The federal government has released its per diem lodging rates for federal road warriors for the coming fiscal year.
Those rates matter to the hotel industry. After all, the American Hotel & Lodging Association says the government generates billions of dollars in travel spending.
The spending, however large, isn’t changing — the standard federal travel per diem is staying flat compared to last year at $83. The federal government is also trying to keep its travel budget down, cutting spending by 30 percent through 2016.
“We do not include the luxury brands like the Ritz-Carltons or the Four Seasons types,” says Christine Harada, associate administrator of the Office of Government-wide Policy at the General Services Administration. “But we also want to be cognizant of our travelers’ safety so we try not to go too, too budget.”
The rate is more flexible in many big cities. For example, it might run up to $300 a night in New York, depending on the time of booking. Regardless of location, fancy hotels are generally off limits.
Harada says lodging per diems are determined by market data. They’re going up in about 270 areas and falling in 50.
Ryan Meliker, managing director of equity research at MLV & Co, an investment bank, says hotels that get a lot of business from feds will likely set their overall room rates based on the per diem.
“If you think about a hotel right next to a major Air Force base that’s generating a lot of their business from government as a result of the Air Force base, it’s going to have a bigger impact on them than it is somebody else,” he says.
Jan Freitag with STR, a hotel research company that provides market data to the federal government, says the federal per diems also have spillover effects at private companies.
“They say, ‘Okay, if the U.S. government reimburses this much we just follow suit,’” Freitag says, “especially if they are a consulting company to the U.S. government.”
How much does a per diem get you?
How well can you travel on that federal government per diem? Or the similar one from your employer?
We compared Lawrence, Kansas — one of many small-to-mid-size cities covered by the standard per diem — to our home base, Los Angeles — which, like most larger cities has an adjusted per diem. We checked hotel rates for a single traveler in the first week of September and user-submitted cost-of-living estimates from Numbeo.com.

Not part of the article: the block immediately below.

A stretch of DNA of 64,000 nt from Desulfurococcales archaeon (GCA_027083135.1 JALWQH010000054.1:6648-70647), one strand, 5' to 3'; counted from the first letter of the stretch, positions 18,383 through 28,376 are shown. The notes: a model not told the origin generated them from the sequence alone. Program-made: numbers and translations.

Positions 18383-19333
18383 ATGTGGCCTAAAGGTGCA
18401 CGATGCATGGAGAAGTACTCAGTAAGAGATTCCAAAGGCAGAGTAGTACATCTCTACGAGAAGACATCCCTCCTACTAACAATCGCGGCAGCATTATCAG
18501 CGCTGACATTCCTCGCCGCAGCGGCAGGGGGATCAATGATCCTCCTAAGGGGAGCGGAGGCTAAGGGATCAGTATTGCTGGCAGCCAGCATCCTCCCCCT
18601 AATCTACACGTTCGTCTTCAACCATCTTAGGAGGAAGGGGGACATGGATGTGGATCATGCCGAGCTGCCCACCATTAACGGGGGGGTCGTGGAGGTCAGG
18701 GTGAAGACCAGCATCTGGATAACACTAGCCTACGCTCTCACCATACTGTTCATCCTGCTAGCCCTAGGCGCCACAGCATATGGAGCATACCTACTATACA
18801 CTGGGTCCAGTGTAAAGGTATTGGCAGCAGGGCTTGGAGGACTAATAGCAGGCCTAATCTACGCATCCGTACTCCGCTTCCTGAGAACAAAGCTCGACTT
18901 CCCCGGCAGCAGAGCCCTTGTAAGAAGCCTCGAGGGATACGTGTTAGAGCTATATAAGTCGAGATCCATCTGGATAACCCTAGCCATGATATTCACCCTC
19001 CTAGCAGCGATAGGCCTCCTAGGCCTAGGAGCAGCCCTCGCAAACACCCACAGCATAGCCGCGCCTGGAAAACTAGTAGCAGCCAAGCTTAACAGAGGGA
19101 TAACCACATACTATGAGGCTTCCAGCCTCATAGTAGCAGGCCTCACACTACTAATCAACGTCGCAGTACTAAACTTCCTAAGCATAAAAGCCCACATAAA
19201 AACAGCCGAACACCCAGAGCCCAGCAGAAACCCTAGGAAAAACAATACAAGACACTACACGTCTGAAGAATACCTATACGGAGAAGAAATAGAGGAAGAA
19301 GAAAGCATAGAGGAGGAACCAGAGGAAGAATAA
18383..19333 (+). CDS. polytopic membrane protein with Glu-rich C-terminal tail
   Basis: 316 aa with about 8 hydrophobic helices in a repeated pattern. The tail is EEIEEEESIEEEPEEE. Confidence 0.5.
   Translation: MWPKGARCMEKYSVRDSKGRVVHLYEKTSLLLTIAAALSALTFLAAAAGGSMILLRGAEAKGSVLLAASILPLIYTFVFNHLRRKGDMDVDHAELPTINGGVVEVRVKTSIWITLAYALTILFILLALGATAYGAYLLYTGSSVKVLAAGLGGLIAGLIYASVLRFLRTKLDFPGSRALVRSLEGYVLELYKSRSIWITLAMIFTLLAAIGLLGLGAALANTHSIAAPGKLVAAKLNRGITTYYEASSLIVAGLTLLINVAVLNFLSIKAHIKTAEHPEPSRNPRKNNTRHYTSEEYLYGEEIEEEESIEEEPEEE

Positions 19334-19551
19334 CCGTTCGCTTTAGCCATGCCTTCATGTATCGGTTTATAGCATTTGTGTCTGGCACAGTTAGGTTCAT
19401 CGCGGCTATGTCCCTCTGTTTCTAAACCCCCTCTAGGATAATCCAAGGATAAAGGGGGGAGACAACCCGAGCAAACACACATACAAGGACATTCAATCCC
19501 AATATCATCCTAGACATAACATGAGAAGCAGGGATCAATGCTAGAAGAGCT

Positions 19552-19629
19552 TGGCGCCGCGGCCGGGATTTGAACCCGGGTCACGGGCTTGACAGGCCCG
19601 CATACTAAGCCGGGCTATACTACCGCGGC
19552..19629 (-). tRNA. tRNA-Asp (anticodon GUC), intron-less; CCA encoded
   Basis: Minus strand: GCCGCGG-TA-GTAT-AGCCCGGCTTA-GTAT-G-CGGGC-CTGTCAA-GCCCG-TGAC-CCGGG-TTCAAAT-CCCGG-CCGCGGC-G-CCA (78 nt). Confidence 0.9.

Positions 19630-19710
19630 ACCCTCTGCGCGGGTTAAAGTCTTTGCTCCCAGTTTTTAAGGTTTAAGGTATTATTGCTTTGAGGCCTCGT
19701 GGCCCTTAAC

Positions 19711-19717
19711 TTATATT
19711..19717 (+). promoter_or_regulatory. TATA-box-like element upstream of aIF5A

Per Diem: $83 for lodging, $46 for food and incidentals (the standard rate)
Lodging: That allowance gives you (or your boss) a few hotel options in Lawrence, but your best bet is the local Holiday Inn or Baymont Inn and Suites. They both run around $80 a night, and the Baymont touts a free breakfast. Hampton Inn and Comfort Inn are just out of reach at around $100 per night.
Food: A morning cappuccino (or other coffee beverage) will run you about $3 in Lawrence. A lunch averages about $6.25 for fast food and $10 for an inexpensive sit-down restaurant, like local favorite the Burger Stand. Dinner at a mid-range restaurant like the Free State brewery will run you about $20 per person. That leaves something like $15 for incidentals or midnight snacks. Not bad.
Los Angeles, California
Per Diem: $133 for lodging, $71 for food and incidentals
Lodging: If you’re a federal employee travelling to LA, you’ll get more money for a hotel, but expect to stay pretty far from downtown, the city’s hot spot. A room runs around $130 per night at the Holiday or La Quinta Inns by LAX or the Marriott Courtyard in Pasadena. On Airbnb, there are some modest rooms available in Hollywood and Santa Monica for under $100, if your government employer is more the gitz or beach type.
Food: $71 is the most generous per diem the government offers for food and incidentals, and you can eat pretty well with it. A cappuccino in Los Angeles averages just under $4, and a lunch at Mendocino Farms or other restaurant will set you back about $12. A decent dinner out at Baco Mercat, Bottega Louie or other mid-range restaurant will run you about $26 per person. But don’t blow that extra money on desserts, because the rest of your per diem could go toward transportation. You could get a cab or rent a car, but you’ll be shelling out at least $20 a day.
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